PHP 4, 5, or neither? - BSD

This is a discussion on PHP 4, 5, or neither? - BSD ; I need to install PHP on my system for a web app. The web app can work with either PHP4 or PHP5. My impression is that PHP has a reputation for weak security. Which of PHP4 / PHP5 is more ...

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Thread: PHP 4, 5, or neither?

  1. PHP 4, 5, or neither?

    I need to install PHP on my system for a web app.
    The web app can work with either PHP4 or PHP5.
    My impression is that PHP has a reputation for weak security.
    Which of PHP4 / PHP5 is more secure? Or are both bad news?

    Thanks,
    Dave Feustel

  2. Re: PHP 4, 5, or neither?

    dave wrote:
    > I need to install PHP on my system for a web app.
    > The web app can work with either PHP4 or PHP5.
    > My impression is that PHP has a reputation for weak security.
    > Which of PHP4 / PHP5 is more secure? Or are both bad news?


    Both are probably bad news, but the 5.x series is more regularly updated
    in OpenBSD, and also includes some patches that should enhance security
    (hardened-php in 4.0's -hardened flavour, suhosin in -current, IIRC).

    Joachim

  3. Re: PHP 4, 5, or neither?

    Joachim Schipper wrote:
    > dave wrote:
    >> I need to install PHP on my system for a web app.
    >> The web app can work with either PHP4 or PHP5.
    >> My impression is that PHP has a reputation for weak security.
    >> Which of PHP4 / PHP5 is more secure? Or are both bad news?

    >
    > Both are probably bad news, but the 5.x series is more regularly updated
    > in OpenBSD, and also includes some patches that should enhance security
    > (hardened-php in 4.0's -hardened flavour, suhosin in -current, IIRC).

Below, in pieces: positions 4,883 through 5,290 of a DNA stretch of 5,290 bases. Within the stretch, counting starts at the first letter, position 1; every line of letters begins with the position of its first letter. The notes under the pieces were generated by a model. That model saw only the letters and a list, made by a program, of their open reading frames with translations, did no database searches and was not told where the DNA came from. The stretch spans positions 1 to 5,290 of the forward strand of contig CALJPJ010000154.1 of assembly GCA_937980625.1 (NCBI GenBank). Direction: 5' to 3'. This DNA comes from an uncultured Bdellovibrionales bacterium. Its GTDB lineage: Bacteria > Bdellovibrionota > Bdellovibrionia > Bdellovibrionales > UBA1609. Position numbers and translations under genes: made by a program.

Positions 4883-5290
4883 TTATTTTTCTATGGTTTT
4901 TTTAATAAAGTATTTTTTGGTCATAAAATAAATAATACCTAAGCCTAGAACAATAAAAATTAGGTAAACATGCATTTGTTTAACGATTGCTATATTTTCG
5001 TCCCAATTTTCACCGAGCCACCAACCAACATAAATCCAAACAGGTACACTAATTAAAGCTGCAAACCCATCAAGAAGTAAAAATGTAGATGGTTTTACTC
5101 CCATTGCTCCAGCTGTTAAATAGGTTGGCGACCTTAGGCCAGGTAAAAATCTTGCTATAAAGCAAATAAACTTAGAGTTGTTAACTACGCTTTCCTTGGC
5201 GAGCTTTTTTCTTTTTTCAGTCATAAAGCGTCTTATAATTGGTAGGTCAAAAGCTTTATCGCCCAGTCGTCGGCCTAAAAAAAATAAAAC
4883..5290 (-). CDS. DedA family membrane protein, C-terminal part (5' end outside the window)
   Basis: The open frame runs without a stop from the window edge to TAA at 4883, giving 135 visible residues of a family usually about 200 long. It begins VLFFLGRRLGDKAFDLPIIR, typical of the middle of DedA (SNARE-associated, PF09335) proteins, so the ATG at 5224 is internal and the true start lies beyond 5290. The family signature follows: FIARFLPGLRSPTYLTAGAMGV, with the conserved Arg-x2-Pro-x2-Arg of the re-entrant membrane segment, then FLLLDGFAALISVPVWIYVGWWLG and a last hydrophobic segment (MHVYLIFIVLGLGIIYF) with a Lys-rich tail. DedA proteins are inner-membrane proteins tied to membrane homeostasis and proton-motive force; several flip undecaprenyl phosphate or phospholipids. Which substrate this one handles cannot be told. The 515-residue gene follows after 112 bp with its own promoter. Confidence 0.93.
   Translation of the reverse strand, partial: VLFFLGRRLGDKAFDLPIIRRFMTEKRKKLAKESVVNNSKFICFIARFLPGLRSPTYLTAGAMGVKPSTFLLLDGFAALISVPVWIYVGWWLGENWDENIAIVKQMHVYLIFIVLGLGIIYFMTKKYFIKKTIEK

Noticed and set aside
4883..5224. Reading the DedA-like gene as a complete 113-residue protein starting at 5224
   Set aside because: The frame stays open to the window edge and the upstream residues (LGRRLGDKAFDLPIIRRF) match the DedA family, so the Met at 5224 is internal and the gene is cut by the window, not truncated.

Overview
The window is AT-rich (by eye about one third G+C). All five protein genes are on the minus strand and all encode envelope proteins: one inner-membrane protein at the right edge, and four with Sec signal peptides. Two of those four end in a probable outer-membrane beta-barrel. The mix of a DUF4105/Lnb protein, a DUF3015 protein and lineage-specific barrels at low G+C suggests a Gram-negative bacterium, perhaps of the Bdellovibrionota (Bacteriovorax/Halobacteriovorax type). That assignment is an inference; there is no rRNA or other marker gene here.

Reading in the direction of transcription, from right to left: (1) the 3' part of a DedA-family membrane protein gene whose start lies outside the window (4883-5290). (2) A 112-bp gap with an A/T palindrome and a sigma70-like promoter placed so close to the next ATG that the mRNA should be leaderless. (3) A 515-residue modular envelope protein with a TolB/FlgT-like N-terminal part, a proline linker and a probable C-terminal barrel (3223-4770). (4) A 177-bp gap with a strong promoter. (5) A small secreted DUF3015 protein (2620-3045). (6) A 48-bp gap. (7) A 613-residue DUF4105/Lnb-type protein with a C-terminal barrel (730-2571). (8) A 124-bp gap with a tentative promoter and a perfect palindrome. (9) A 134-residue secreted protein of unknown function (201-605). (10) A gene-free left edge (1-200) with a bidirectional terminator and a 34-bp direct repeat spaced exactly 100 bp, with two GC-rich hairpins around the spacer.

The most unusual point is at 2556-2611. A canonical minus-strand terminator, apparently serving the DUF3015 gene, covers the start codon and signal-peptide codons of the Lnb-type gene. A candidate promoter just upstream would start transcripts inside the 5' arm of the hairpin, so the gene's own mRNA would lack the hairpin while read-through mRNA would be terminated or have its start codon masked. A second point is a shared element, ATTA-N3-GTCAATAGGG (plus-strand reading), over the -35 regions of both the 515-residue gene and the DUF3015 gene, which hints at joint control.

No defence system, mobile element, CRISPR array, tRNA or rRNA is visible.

>
    > Joachim


    Thanks for the info. The web app that I'm interested in is Zoneminder, a
    comprehensive video security application. Zoneminder uses both mysql and
    php, either 4 or 5. I am not eager to install php. I am considering the
    alternative of building my own much simpler video security application
    using videod, fwtv and scripting tools.

  4. Re: PHP 4, 5, or neither?

    On Mon, 19 Feb 2007 07:25:20 -0600, dave wrote:

    > Thanks for the info. The web app that I'm interested in is Zoneminder, a
    > comprehensive video security application. Zoneminder uses both mysql and
    > php, either 4 or 5. I am not eager to install php. I am considering the
    > alternative of building my own much simpler video security application
    > using videod, fwtv and scripting tools.


    If php is used only for the application's management interface, you can
    reduce your risk by NOT allowing that management interface to be accessed
    from the internet.

    --
    Replying directly will get you locally blacklisted.
    Change the address; use my first name in front of the @ if you want to
    communicate privately.


  5. Re: PHP 4, 5, or neither?

    dave wrote:
    > Joachim Schipper wrote:
    >> dave wrote:
    >>> I need to install PHP on my system for a web app.
    >>> The web app can work with either PHP4 or PHP5.
    >>> My impression is that PHP has a reputation for weak security.
    >>> Which of PHP4 / PHP5 is more secure? Or are both bad news?

    >> Both are probably bad news, but the 5.x series is more regularly updated
    >> in OpenBSD, and also includes some patches that should enhance security
    >> (hardened-php in 4.0's -hardened flavour, suhosin in -current, IIRC).
    >>

    > Thanks for the info. The web app that I'm interested in is Zoneminder, a
    > comprehensive video security application. Zoneminder uses both mysql and
    > php, either 4 or 5. I am not eager to install php. I am considering the
    > alternative of building my own much simpler video security application
    > using videod, fwtv and scripting tools.